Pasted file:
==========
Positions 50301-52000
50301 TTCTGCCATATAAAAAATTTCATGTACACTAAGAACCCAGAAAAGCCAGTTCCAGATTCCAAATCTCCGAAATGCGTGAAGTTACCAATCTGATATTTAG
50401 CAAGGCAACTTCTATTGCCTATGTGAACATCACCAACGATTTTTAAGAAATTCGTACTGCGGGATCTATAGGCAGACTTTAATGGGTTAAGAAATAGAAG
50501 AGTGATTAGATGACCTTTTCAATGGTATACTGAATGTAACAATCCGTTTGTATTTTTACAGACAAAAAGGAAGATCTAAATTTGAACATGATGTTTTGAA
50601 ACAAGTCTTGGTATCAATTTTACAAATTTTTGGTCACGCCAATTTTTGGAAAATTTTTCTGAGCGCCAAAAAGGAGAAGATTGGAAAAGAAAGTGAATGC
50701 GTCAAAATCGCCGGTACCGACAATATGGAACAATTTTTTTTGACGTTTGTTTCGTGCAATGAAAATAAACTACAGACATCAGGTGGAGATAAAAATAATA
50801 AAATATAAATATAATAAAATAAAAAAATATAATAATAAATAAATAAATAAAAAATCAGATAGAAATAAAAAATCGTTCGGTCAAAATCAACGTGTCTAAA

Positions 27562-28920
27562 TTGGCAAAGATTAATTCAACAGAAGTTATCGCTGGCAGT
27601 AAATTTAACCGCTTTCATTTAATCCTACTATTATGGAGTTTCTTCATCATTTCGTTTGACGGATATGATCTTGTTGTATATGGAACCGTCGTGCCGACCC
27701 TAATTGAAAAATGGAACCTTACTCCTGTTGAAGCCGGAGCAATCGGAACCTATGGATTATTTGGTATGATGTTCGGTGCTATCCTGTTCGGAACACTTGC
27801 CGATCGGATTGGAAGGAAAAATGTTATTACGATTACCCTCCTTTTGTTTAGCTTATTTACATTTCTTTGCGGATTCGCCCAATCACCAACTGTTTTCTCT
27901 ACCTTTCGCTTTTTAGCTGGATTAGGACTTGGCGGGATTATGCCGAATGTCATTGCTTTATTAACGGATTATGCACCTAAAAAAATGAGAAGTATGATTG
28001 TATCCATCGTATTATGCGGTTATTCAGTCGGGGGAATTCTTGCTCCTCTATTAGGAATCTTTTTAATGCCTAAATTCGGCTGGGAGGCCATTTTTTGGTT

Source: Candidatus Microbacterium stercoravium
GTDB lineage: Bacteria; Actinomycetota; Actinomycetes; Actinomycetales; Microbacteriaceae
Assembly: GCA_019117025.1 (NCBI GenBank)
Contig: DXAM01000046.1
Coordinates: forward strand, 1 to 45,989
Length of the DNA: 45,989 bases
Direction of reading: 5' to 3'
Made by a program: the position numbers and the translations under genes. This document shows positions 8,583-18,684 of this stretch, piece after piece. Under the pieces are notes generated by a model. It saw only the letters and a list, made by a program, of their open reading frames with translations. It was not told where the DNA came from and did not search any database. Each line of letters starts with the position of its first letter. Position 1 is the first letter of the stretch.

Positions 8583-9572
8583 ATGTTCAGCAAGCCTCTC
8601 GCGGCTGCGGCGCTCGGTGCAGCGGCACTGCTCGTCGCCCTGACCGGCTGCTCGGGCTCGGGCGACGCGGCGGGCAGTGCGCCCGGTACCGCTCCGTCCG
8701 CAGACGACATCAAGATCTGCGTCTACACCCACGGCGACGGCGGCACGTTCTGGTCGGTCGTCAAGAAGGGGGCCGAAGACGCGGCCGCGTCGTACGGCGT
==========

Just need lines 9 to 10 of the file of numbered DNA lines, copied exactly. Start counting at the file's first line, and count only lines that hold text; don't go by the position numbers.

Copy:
27562 TTGGCAAAGATTAATTCAACAGAAGTTATCGCTGGCAGT
27601 AAATTTAACCGCTTTCATTTAATCCTACTATTATGGAGTTTCTTCATCATTTCGTTTGACGGATATGATCTTGTTGTATATGGAACCGTCGTGCCGACCC